Covid has disrupted supply chains in two major ways: surging demand for imported consumer goods in the west, and a decline in workers required to maintain and operate these supply chains. Over the last twenty years supply chains have relentlessly been pushed towards efficiency with the adoption of Just-In-Time(JIT) inventory management in addition to the integration of global component sources. This Evolution has dramatically increased efficiency but has come at the cost of fragility. Covid constantly flipping the on/off switch on these supply chains has exposed this weakness. Shipping is the nexus of the issue. It usually takes 40 days to transport a container from a factory in China to a store in the US. At the moment it takes 73 days meaning goods ordered today may not arrive by the Holidays. Consequently, price of shipping has jumped. Both the Shanghai Shipping Exchange Containerized Freight and the Baltic Exchange Freightos Container indexes are reading at historic highs. Just recently the port of Los Angeles announced they are going to start running at 24 hours a day to ease the cargo backlog but this won't solve the problem overnight.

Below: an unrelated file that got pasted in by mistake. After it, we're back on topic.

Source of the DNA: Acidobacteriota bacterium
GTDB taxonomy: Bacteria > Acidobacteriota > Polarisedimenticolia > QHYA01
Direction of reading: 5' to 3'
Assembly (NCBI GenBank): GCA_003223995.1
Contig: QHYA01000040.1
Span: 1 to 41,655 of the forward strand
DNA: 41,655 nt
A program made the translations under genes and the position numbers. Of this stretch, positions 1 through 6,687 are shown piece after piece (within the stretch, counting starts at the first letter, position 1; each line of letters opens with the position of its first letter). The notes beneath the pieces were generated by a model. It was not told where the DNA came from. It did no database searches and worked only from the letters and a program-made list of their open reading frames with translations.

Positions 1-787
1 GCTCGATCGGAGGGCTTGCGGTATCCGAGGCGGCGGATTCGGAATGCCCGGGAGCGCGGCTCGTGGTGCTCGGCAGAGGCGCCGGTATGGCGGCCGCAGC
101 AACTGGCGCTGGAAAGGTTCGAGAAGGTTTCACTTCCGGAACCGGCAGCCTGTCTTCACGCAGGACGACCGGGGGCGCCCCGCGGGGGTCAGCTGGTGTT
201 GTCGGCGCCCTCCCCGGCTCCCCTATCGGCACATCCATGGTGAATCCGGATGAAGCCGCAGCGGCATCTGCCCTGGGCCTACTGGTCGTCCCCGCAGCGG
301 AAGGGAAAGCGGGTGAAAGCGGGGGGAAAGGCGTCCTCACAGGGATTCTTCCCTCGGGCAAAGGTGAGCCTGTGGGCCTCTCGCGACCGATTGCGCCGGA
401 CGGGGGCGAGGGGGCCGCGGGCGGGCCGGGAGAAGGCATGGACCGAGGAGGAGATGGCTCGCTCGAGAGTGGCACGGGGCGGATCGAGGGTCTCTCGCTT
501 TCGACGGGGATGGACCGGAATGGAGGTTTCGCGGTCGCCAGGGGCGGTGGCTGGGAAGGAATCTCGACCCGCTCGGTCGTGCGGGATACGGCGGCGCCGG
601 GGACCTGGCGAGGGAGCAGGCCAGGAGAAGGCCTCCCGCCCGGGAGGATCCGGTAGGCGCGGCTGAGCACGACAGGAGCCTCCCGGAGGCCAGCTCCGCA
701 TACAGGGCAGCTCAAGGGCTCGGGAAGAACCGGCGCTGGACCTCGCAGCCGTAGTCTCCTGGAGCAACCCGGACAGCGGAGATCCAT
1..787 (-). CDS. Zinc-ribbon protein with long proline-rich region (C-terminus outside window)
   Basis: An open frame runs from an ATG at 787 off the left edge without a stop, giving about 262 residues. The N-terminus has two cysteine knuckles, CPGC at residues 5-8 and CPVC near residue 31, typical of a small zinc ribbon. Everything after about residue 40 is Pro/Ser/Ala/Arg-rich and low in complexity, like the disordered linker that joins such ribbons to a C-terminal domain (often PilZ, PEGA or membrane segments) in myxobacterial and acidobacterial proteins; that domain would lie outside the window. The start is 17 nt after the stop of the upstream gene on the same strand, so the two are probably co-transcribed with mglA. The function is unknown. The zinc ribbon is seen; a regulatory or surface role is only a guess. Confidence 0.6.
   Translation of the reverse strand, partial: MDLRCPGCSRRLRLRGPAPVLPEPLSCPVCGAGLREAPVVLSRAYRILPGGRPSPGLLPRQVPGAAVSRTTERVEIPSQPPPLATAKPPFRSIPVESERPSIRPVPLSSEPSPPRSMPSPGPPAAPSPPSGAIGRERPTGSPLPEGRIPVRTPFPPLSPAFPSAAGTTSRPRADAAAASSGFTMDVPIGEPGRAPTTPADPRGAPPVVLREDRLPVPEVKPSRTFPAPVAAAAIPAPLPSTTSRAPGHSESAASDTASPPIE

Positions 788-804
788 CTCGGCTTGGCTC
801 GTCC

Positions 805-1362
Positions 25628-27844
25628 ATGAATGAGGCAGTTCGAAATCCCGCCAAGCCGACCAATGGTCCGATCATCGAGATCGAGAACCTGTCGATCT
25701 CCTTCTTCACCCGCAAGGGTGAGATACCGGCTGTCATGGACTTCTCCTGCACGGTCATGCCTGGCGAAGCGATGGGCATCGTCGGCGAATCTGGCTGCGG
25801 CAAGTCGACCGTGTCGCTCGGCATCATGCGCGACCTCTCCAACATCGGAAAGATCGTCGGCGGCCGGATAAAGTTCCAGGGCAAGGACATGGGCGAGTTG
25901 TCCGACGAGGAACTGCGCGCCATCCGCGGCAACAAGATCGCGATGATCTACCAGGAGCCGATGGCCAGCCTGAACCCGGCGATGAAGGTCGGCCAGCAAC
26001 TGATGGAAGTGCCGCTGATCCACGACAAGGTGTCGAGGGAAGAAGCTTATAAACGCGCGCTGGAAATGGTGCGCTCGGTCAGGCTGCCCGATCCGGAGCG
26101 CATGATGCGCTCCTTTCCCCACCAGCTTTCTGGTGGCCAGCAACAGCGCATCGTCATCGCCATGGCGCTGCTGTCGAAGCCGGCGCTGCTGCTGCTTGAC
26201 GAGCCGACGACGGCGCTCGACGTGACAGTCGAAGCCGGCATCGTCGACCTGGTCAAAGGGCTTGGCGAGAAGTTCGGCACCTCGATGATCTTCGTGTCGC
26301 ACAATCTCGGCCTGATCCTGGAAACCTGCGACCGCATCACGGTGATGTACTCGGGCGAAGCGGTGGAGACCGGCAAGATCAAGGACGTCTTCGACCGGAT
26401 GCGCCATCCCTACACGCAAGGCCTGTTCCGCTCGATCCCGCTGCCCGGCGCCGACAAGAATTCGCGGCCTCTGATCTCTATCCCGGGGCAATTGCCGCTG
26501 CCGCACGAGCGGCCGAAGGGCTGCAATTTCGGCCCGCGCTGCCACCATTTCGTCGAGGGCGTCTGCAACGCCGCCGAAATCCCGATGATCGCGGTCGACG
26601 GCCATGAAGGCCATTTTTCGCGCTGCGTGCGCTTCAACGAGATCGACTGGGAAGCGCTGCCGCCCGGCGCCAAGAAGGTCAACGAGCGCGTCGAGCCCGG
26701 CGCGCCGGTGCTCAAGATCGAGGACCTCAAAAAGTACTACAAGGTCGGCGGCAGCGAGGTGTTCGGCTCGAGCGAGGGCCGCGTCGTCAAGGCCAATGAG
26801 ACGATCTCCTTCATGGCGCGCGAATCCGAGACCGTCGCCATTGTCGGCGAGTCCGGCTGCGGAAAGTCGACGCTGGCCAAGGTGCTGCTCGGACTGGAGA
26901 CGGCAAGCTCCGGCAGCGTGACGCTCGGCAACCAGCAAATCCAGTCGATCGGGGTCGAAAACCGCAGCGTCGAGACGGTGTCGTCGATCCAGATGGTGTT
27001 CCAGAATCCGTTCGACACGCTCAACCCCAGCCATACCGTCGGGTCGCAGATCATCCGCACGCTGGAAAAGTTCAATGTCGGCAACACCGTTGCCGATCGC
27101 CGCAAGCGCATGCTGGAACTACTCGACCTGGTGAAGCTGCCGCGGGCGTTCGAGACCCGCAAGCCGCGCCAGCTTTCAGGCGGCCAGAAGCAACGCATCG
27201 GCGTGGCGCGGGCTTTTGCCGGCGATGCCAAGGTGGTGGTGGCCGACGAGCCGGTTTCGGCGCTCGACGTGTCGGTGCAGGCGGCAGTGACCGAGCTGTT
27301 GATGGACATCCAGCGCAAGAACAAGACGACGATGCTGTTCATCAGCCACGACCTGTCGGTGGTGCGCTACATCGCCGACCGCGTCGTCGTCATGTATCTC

We are going to have to start a swear jar for every time we use the word “transitory” but I still believe that over the next 12 months these kinks in the system will work themselves out as economies continue to reopen, vaccines are rolled out, and treatments come online. This might sound like a broken clock, but I think we are approaching the peak in transitory inflation thereafter there will be choppiness with inflation emerging in some areas and disinflation in others which is sure to cause anxiety in the economy. Markets have looked past this inflation because it is still being driven by strong demand. As supply catches up over time and the economy normalizes, inflation should normalize with it. In any case, if inflation proves to be persistent, right now it is ultimately the corporate sector that is facilitating it and the strong demand is allowing high-quality companies to raise prices.
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